CNN's Wolf Blitzer did not challenge Sen. Lindsey Graham's claim that Sen. John McCain opposed President Bush's 2001 tax cuts because he "wanted a tax cut, a very healthy tax cut, but he wanted spending limitations." In fact, when he voted against the cuts in 2001, contrary to what he now says on the campaign trail, McCain made no mention of deficit concerns or of the absence of offsetting spending cuts.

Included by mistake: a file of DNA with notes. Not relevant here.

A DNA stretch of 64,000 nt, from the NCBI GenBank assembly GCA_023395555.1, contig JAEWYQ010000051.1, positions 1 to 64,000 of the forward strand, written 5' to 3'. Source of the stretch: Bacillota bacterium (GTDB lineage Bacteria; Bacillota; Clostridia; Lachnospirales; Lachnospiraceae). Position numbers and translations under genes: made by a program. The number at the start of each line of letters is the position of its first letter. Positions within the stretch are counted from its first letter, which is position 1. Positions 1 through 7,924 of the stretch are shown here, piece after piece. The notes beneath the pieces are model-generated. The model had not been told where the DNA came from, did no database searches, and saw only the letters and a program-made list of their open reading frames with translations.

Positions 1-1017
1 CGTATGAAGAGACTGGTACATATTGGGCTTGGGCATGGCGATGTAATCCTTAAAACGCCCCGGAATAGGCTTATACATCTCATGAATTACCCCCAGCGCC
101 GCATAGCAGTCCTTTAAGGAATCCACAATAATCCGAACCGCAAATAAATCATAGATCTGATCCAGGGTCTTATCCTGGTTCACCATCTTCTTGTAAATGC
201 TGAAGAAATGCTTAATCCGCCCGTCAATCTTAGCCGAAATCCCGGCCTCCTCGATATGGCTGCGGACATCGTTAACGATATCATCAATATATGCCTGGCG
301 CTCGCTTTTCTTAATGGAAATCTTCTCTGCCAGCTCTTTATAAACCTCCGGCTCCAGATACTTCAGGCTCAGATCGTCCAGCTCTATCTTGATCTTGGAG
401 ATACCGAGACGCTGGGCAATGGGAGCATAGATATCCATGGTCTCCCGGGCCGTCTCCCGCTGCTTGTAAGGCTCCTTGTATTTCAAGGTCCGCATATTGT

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On the May 4 edition of CNN's Late Edition, host Wolf Blitzer failed to challenge Sen. Lindsey Graham's (R-SC) assertion that Sen. John McCain opposed President Bush's 2001 tax cuts because he "wanted a tax cut, a very healthy tax cut, but he wanted spending limitations." In fact, while McCain now says he voted against the Bush tax cuts because they were not paired with spending cuts -- which many in the media, including CNN, have uncritically repeated -- it was not the reason he gave in 2001 on the floor of the Senate. In a May 26, 2001, floor statement, McCain said, "I cannot in good conscience support a tax cut in which so many of the benefits go to the most fortunate among us, at the expense of middle-class Americans who most need tax relief." Further, Graham stated, "[B]ut now is the time to limit spending, something Republicans have done a very poor job of. And I think that will be a major effort of a McCain administration to control spending on his watch." However, Blitzer did not note that several media reports on McCain's economic plan have indicated that he has not stated specifically what cuts in spending he would make, and cited, in the words of Bloomberg News, "economists and nonpartisan analysts" who say that much larger spending cuts than McCain has outlined would be necessary to balance the budget. Nor did Blitzer note that McCain has altered the timeline under which he has pledged to balance the budget; after asserting in February that he would do so in four years, he said in April that he would within eight years, claiming that "economic conditions are reversed."